I like to continue with where I left in “About ‘Emma’ (X)”.  I stopped at subject about the debate about “elitism” and “populism”.  Again, there are a lot to be said about this.  So I can only say a few things that come to my minds in this post.

First, I like to say that there are so many twists and turns in the debate about “elitism” and “populism”, because there are many confusions in the debate.  In fact, we can say there is not just one debate, but multiples of them.  At the very least, we can analyze the debate from economic point of view and culture point of view.  Yes, I think there are economic “elitism” and “populism”, and culture “elitism” and “populism” (while within each of them, there are still many twists and turns), and the confusions about them are at least somewhat responsible to what the world is at right now.

There are (or at least could be) many confusions and contradictions about them, but I will make some attempt to give at least one kind of explanation of what is happening (or at least in one aspect).  Economic “elitism” tends to justify and enforce the economic system as it is by suggesting that the economic system is based on “merit” and “merit” alone.  Economic “populism” (or at least one kind of economic “populism”, more about it later) basically directly questions the “merit” theory, and it is especially effective when the effects of the collapse of the “Wall Street” was shouldered by people outside of “Wall Street”.  But this kind of “populism” did not become the driving force for changes at least partially because people who’s interests are mostly affected often are driven out the system and become voiceless.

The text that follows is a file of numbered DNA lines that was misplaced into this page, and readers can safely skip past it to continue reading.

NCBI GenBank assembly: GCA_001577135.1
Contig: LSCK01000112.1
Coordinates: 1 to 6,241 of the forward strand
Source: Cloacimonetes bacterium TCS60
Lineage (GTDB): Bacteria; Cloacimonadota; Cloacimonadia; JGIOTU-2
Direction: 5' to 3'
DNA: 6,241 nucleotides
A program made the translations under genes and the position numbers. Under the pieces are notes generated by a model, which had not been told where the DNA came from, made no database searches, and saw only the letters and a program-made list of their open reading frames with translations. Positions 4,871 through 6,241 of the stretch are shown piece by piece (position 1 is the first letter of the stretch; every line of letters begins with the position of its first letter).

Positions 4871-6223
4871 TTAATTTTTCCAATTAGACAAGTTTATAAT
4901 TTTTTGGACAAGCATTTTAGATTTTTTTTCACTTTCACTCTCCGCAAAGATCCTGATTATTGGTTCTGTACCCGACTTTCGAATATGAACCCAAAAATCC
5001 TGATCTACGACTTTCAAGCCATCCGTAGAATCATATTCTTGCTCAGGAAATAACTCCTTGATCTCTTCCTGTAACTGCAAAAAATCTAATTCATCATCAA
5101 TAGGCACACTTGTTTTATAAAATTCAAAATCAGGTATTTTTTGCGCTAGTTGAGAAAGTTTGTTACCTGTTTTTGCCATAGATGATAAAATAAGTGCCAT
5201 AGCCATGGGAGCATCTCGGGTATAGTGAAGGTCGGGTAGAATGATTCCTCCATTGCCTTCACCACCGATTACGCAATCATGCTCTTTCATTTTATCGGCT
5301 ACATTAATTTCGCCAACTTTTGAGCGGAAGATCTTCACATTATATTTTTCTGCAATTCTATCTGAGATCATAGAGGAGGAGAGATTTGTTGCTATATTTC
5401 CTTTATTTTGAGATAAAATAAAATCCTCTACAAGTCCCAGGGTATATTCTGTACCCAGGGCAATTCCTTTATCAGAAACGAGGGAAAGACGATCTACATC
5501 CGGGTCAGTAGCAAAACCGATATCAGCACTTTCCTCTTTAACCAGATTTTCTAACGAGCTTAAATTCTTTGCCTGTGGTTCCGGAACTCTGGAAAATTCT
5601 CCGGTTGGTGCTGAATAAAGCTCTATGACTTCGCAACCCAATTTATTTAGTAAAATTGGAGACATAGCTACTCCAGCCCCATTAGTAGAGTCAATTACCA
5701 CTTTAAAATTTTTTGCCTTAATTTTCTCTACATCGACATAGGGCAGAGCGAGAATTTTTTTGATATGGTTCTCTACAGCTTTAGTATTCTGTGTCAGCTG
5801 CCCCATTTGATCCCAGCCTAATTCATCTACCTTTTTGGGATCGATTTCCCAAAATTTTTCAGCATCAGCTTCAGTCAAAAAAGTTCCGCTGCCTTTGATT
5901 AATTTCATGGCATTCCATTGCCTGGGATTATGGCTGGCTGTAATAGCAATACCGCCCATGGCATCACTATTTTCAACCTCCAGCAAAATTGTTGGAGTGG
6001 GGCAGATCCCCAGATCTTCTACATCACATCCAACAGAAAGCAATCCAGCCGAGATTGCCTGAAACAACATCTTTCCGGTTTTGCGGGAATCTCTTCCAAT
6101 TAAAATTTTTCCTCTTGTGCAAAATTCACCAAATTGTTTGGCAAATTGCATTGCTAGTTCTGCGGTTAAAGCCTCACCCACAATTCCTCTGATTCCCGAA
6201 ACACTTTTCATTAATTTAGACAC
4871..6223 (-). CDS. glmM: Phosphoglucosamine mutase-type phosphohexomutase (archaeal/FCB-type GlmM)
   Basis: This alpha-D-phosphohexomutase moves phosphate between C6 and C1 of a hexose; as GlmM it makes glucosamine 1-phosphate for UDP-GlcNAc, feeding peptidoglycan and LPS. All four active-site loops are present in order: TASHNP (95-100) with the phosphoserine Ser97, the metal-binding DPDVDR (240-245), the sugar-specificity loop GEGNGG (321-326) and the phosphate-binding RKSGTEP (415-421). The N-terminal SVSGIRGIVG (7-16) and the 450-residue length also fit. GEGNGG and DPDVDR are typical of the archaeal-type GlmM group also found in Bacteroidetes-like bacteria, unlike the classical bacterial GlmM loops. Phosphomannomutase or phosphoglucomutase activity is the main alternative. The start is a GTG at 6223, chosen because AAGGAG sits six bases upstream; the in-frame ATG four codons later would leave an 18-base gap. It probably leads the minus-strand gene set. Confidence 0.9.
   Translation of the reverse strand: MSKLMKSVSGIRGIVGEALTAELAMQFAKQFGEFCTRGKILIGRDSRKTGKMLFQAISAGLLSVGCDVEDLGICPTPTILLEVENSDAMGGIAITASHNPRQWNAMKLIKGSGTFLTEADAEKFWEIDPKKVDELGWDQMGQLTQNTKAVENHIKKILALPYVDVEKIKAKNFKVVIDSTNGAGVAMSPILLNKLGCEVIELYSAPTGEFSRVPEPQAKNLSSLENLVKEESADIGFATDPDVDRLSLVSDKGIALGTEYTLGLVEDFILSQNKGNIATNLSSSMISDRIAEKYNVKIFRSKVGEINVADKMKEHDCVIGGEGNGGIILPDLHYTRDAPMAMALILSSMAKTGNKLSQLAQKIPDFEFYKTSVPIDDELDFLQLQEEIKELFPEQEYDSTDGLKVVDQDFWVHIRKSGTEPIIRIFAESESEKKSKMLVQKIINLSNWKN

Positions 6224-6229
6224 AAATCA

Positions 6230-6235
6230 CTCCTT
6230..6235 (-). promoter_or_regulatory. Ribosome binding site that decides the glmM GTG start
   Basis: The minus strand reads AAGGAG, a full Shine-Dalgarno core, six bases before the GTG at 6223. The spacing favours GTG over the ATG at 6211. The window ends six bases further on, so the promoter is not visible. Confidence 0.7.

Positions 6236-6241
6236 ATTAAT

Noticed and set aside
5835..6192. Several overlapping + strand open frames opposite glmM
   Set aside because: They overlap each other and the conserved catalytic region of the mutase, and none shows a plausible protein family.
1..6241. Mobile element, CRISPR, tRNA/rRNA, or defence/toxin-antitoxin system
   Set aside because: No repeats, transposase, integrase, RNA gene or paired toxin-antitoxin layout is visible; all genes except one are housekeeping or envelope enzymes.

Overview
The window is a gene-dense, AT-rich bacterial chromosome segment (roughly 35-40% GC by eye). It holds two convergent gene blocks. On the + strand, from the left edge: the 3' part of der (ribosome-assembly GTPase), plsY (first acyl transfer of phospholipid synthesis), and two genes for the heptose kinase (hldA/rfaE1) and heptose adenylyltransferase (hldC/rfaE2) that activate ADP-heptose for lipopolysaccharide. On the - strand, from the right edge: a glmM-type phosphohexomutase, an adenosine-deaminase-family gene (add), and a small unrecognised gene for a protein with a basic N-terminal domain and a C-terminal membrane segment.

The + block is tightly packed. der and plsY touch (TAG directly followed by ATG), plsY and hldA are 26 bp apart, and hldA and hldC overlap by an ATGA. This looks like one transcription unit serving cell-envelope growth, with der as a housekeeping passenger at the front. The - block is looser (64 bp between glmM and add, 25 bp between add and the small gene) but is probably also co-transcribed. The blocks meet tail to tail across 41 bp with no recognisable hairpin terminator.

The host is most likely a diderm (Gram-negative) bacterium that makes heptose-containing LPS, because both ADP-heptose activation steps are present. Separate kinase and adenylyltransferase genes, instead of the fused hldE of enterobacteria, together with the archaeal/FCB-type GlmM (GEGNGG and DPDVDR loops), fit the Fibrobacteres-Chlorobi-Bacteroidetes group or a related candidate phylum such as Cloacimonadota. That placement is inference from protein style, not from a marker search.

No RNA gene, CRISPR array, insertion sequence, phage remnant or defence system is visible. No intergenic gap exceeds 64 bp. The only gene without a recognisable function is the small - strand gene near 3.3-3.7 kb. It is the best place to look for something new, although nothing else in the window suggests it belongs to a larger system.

I want to say a few more words about “genius” of “merit based system”.  If we adopt the “teaching” of this system, people who are left out the economic system are deemed unworthy.  So, mostly people who are denied the access to the economic system inevitably will feel shame and self-doubt.  And, people will treat them accordingly as well.  But the reality is, people often are not judged based on “merit”, or at least not just based on “merit” alone.  This should not be a surprise to people.  Given how “messed up” the human culture is, one can imagine that many people that dare to question this system are silenced (by most effectively throwing them out of the system and making them invisible).